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Function of Juries & Jury Nullification | 17 Sep 2014

-Jurors Beware: State Crime Labs Incentivized to Help Falsely Convict


Fence_of_Prison-BPOMany jurors are led to believe that evidence and results provided to them through state crime labs are objective data on which they can rely in determining the fate of the defendant. Earlier this year, we discussed the crime lab scandal at the Hinton Lab in Jamaica Plain in Massachusetts, in which a chemist who was socially wooed by prosecutors falsified lab results in favor of conviction for years, calling 40,000 convictions into question. Jurors should be aware that there are even stronger incentives for state crime labs across the country to help prosecutors secure convictions—their financial stability is tied to convictions. In this article Police State USA shares the results of a study by Roger Koppl and Meghan Sacks in the journal Criminal Justice Ethics.

State crime labs are incentivized to help produce false convictions

Like a puppy being rewarded for performing a trick, the government rewards crime labs for “verifying” that unknown substances are illegal narcotics; for finding a driver’s blood alcohol content to be over a certain arbitrary number; for determining that a package of drugs is over a certain arbitrary weight so a more draconian charge can be imposed.

The article takes this quote from the original study:

Funding crime labs through court-assessed fees creates another channel for bias to enter crime lab analyses. In jurisdictions with this practice the crime lab receives a sum of money for each conviction of a given type. Ray Wickenheiser says, ‘‘Collection of court costs is the only stable source of funding for the Acadiana Crime Lab. $10 is received for each guilty plea or verdict from each speeding ticket, and $50 from each DWI (Driving While Impaired) and drug offense.’’

In Broward County, Florida, ‘‘Monies deposited in the Trust Fund are principally court costs assessed upon conviction of driving or boating under the influence ($50) or selling, manufacturing, delivery, or possession of a controlled substance ($100).’’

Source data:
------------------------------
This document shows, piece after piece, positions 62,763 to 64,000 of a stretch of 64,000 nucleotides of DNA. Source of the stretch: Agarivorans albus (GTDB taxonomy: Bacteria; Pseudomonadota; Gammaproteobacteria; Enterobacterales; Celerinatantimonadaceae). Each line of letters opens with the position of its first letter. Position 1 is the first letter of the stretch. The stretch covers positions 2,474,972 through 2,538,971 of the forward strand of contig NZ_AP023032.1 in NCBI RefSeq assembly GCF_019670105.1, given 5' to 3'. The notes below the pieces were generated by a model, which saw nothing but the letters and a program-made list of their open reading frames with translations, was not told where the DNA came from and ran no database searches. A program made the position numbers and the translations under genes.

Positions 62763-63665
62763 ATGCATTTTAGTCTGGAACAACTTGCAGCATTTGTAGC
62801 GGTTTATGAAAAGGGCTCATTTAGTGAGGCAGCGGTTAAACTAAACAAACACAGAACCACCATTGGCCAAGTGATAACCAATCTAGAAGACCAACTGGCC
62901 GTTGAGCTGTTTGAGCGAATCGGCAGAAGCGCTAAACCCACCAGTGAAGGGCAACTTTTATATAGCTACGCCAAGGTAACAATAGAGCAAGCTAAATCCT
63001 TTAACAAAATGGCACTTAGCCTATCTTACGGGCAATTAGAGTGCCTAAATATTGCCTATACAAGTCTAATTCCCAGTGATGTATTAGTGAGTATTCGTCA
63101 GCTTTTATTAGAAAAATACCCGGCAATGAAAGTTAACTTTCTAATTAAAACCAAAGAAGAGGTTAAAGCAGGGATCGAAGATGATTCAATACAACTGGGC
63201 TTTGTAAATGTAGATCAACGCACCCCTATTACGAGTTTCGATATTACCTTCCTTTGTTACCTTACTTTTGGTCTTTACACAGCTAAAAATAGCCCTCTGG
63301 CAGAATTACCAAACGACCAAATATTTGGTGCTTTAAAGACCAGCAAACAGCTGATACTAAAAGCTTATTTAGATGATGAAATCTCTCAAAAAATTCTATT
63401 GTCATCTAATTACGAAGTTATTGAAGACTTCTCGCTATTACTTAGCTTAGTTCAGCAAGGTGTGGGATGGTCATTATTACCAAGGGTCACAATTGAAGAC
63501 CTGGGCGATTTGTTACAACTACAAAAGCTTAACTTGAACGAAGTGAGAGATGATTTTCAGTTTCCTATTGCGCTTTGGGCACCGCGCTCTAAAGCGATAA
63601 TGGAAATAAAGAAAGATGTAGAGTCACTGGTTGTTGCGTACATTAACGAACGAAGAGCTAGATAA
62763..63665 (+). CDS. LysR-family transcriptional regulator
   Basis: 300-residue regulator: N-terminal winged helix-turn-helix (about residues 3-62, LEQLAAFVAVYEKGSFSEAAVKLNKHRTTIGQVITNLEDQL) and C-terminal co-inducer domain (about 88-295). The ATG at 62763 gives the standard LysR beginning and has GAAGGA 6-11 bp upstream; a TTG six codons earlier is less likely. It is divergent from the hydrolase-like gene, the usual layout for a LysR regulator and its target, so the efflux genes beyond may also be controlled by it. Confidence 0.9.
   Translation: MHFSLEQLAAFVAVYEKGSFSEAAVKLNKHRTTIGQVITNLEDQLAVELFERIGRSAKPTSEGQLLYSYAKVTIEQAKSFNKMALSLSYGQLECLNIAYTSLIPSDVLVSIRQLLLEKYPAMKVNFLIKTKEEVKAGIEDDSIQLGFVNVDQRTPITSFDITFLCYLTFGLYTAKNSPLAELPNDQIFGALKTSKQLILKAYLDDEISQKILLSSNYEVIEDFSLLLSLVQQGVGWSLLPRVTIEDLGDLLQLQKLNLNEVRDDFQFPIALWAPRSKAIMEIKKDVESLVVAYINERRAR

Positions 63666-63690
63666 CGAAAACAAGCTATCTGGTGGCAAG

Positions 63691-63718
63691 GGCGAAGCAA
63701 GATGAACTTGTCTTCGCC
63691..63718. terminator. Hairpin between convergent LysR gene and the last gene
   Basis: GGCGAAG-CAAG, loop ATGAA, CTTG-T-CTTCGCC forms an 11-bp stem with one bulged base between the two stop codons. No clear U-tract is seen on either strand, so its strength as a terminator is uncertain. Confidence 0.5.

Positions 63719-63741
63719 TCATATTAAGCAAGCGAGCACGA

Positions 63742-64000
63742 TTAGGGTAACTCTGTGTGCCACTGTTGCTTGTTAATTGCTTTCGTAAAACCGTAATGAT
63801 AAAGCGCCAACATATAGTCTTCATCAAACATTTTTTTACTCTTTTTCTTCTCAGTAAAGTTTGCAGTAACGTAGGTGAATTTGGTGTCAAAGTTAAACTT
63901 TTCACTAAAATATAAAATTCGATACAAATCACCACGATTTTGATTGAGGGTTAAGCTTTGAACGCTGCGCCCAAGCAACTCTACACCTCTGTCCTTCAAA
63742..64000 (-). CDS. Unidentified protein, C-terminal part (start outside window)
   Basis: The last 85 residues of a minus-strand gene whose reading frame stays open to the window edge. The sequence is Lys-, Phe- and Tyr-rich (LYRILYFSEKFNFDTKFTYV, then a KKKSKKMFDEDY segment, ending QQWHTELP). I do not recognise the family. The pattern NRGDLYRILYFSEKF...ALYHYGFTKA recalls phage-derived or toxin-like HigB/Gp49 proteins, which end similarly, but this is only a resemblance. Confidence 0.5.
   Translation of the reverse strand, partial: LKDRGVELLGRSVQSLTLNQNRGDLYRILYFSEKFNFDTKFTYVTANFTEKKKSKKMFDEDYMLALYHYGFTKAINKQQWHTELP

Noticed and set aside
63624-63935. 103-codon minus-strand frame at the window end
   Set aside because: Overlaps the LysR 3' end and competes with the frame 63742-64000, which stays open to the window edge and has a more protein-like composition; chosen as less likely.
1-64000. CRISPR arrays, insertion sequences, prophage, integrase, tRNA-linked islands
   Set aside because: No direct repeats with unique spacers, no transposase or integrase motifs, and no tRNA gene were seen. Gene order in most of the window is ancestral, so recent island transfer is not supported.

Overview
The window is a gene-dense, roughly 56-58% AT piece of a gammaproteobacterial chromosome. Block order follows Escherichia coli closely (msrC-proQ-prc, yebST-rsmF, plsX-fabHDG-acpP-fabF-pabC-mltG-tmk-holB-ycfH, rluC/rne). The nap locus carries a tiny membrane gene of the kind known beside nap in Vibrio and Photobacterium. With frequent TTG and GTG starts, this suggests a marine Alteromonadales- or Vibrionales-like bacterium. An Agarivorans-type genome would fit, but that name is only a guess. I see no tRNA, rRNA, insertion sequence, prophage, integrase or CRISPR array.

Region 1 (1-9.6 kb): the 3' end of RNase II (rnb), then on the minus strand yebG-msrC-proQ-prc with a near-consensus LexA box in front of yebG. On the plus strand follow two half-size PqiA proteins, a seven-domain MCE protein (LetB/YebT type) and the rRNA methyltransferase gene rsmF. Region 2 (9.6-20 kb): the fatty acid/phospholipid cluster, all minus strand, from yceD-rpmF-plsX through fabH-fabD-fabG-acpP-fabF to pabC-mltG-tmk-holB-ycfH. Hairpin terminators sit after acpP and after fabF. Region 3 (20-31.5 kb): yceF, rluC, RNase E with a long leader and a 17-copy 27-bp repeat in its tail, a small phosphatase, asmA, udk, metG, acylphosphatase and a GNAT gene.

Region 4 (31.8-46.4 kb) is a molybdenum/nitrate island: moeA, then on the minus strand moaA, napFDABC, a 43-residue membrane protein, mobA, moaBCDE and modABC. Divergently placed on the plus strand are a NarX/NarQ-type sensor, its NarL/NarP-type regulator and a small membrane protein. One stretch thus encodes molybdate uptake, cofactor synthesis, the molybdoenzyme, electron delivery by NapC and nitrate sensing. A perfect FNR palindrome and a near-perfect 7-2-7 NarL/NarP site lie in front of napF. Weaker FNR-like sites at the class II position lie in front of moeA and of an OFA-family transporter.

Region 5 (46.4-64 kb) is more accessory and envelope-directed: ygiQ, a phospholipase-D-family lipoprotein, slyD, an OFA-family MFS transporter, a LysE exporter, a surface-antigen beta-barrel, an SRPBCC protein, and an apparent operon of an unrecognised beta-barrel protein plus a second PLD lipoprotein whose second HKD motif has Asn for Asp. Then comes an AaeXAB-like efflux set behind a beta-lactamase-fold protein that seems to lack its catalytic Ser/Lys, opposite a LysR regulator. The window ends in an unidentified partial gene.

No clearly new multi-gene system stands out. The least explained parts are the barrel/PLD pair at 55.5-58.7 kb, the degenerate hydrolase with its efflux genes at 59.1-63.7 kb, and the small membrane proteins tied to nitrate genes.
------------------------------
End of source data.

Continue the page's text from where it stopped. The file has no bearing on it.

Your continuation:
Several state statutory schemes require defendants to pay crime laboratory fees upon conviction. North Carolina General Statutes require, ‘‘[f]or the services of’’ the state or local crime lab, that judges in criminal cases assess a $600 fee to be charged ‘‘upon conviction’’ and remitted to the law enforcement agency containing the lab whenever that lab ‘‘performed DNA analysis of the crime, tests of bodily fluids of the defendant for the presence of alcohol or controlled substances, or analysis of any controlled substance possessed by the defendant or the defendant’s agent.’’

Illinois crime labs receive fees upon convictions for sex offenses, controlled substance offenses, and those involving driving under the influence. Mississippi crime labs require crime laboratory fees for various conviction types, including arson, aiding suicide, and driving while intoxicated.

The study further lists Alabama, New Mexico, Kentucky, New Jersey, Virginia, Washington, Kansas, Arizona, California, Missouri, Tennessee, and Wisconsin as states that connect crime lab fees to convictions, providing a strong incentive for those state crime labs that wish to stay in business to produce results that lead to the convictions they need to earn the fees that are their lifeblood.

This perverse incentive system is reminiscent of the Fugitive Slave Act of 1850, which provided that the commissioner who decided whether or not an alleged fugitive should be turned over to someone claiming to be his master “shall be entitled to a fee of ten dollars in full for his services in each case, upon the delivery of the said certificate to the claimant, his agent or attorney; or a fee of five dollars in cases where the proof shall not, in the opinion of such commissioner, warrant such certificate and delivery”. By offering commissioners twice the fee for a returned slave as they would receive for freeing him, and allowing them to make this determination on no more “proof” than the sworn statement of the claimant, the Fugitive Slave Act of 1850 was used to send many free blacks into slavery in addition to those people who the law unjustly defined as property.

Jurors should be aware of these incentives encouraging deceit and injustice against peaceful people. Remember, just as the judge isn’t an independent, objective third party in the courtroom, neither are state crime labs objective sources of evidence and analysis. Prosecutors, judges, law enforcement, and state crime lab employees are all beholden to the state for their paychecks and all of their livelihoods depend in various ways on keeping the courts and incarceration facilities teeming with a steady flow of people, whether they have harmed anyone or not. In court, jurors are the ultimate arbiters of the credibility and weight of the evidence and witnesses presented before them. They have no obligation to believe any evidence or analysis presented in court, and have every right to be skeptical about the independence and reliability of state crime labs.